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Sunderland Repository records the research produced by the University of Sunderland including practice-based research and theses.

Employing Bourdieu’s notion of habitus and capital to Investigate the international student experience within the field of higher education

Marjoribanks, Bruce (2013) Employing Bourdieu’s notion of habitus and capital to Investigate the international student experience within the field of higher education. Doctoral thesis, University of Sunderland.

Item Type: Thesis (Doctoral)


This thesis explored the interplay of capital and habitus during the acculturation process of international students whilst studying in HE institutions in one geographical area. It examined how they employed capital and habitus in their new multicultural context to determine whether they were passive recipients or active participants in the field of UK Higher Education. It sought to question the culturally diverse learners’ experiences with respect to their studying and living conditions in the UK; how personal and situational variables affected their early adjustment processes; how they adjusted to the classroom and university experience, and to life in the local community. The purpose of the thesis is to build theory in relation to how international students immerse themselves in new contexts and to use this theory to support or challenge current educational discourses in the area of intercultural competency in Higher Education.
The research was carried out across three Higher Education institutions which were located in one geographical area. It uses data generated from semi-structured interviews with thirty students enrolled in the Business Administration, Applied Science and Engineering, and Medical and Health schools which have the highest enrolments of international students.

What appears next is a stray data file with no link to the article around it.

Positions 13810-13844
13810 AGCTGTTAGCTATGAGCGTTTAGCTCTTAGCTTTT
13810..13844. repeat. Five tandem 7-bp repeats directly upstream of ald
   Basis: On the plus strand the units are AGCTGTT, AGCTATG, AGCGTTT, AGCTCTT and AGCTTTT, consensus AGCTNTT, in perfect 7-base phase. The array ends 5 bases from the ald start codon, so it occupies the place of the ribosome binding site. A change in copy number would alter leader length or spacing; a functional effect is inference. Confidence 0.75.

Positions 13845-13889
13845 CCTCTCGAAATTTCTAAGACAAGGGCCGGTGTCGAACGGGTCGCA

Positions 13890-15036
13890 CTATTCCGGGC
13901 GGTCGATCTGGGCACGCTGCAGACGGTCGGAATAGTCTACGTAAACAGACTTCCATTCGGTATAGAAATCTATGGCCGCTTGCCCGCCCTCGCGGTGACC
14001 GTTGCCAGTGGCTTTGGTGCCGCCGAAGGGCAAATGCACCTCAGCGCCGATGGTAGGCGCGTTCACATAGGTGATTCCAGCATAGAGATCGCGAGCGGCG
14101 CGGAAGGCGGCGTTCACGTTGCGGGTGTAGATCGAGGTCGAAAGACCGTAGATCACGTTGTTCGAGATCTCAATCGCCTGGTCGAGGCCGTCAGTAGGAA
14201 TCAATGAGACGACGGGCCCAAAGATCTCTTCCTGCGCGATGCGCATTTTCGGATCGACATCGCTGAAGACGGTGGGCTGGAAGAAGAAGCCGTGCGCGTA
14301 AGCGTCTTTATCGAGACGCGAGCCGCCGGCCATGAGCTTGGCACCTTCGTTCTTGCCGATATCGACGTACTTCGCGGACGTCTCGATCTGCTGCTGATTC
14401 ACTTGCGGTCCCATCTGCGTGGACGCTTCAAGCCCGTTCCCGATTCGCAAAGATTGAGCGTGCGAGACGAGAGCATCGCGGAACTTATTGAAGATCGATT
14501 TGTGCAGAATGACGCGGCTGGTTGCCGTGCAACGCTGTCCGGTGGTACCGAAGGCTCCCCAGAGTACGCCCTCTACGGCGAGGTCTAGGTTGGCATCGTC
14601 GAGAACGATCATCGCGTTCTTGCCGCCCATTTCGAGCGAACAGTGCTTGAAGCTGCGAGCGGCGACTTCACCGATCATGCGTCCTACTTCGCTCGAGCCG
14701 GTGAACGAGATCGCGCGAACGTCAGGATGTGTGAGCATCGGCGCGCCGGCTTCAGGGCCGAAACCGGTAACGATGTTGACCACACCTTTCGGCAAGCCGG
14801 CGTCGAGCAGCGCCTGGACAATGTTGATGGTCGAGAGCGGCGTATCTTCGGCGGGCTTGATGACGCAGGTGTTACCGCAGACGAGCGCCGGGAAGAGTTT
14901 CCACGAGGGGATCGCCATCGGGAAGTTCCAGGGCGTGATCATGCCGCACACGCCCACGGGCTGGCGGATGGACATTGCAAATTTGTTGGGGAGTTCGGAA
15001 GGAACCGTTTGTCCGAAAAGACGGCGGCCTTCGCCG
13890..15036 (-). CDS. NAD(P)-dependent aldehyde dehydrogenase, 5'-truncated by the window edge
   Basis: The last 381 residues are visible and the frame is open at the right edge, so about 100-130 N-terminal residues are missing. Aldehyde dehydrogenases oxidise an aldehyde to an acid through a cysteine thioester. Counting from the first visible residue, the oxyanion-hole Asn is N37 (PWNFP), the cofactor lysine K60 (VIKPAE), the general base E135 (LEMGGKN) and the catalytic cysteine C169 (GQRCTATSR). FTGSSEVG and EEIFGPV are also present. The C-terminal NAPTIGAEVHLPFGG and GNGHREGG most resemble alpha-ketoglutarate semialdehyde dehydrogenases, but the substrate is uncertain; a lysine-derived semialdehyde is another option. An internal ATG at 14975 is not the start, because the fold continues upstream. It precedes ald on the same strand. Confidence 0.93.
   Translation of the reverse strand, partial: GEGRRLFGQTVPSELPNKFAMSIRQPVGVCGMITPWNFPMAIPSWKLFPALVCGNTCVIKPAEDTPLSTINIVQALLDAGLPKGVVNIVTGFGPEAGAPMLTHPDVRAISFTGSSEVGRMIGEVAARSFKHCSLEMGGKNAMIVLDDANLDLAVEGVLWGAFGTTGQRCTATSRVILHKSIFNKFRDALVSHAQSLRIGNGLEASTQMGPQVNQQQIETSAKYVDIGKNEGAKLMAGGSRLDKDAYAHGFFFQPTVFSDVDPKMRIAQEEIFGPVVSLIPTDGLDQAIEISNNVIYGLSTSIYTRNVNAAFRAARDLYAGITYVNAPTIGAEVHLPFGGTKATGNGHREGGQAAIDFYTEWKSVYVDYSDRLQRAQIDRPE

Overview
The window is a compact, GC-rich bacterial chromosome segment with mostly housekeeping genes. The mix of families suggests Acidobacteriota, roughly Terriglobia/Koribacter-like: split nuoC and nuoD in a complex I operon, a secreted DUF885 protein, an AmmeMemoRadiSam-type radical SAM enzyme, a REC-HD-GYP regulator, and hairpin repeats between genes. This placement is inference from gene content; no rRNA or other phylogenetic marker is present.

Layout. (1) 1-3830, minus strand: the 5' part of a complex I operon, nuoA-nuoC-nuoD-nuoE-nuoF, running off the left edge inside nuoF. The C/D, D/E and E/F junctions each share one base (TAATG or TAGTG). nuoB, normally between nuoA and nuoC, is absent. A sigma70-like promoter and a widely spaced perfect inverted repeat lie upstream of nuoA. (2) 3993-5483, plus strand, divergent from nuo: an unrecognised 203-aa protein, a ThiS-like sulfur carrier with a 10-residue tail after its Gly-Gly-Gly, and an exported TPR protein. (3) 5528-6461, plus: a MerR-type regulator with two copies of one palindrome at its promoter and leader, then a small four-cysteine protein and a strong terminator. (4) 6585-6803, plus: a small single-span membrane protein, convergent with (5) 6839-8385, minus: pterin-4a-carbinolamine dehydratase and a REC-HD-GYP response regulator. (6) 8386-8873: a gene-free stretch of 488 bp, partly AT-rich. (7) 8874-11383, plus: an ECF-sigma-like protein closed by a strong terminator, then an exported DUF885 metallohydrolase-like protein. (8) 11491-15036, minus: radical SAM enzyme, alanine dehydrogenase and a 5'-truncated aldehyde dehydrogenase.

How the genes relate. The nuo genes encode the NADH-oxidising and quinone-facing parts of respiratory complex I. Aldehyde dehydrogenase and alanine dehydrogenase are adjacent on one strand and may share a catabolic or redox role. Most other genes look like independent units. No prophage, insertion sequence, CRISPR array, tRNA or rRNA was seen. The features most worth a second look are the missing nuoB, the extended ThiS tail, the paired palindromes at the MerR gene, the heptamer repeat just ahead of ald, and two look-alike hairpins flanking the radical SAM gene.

Bourdieu’s notions of habitus and capital were used as a novel lens through which to view the international student experience. Interpretivist hermeneutics were used in the analysis of the data. The main finding is that capital and habitus does lead to international student inclusion or exclusion within Higher Education provision. The findings indicate that the international students’ did actively use their capital and habitus to realise their goals in spite of barriers imposed by social and cultural reproduction. The new dispositions are as a result of developing capitals and habitus that is distinctive to each individual. There is often a dissonance between the primary and secondary habitus embodied in the individual, which leads to new identities and agency. The international students’ utilise strategic agency to develop their capital and habitus. This confirms capital and habitus leads to active participation in the international student experience.
The findings suggests further investigation of current international education policy and practice as currently international students are not contributing towards the internationalisation of universities, rather it is the international students who are becoming internationally competent and diversity is being contained. Dialogue to promote intercultural understanding between international students and home-based students is not widely occurring. This suggests that opportunities to develop intercultural competencies are not being fully accommodated or recognised with current Higher Education policy priorities regarding internationalisation at home. In spite of marginalisation within the universities and the communities, the international students are developing comparative and international perspectives and intercultural competencies through their experiences. Educators must acknowledge and respond to the dissonance as well as the cultural and linguistic diversity of the communities they serve if they want to encourage dialogue and reciprocity to develop intercultural competencies.

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Depositing User: Leah Maughan


Item ID: 12685

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Date Deposited: 15 Oct 2020 10:51
Last Modified: 15 Oct 2020 11:00


Author: Bruce Marjoribanks

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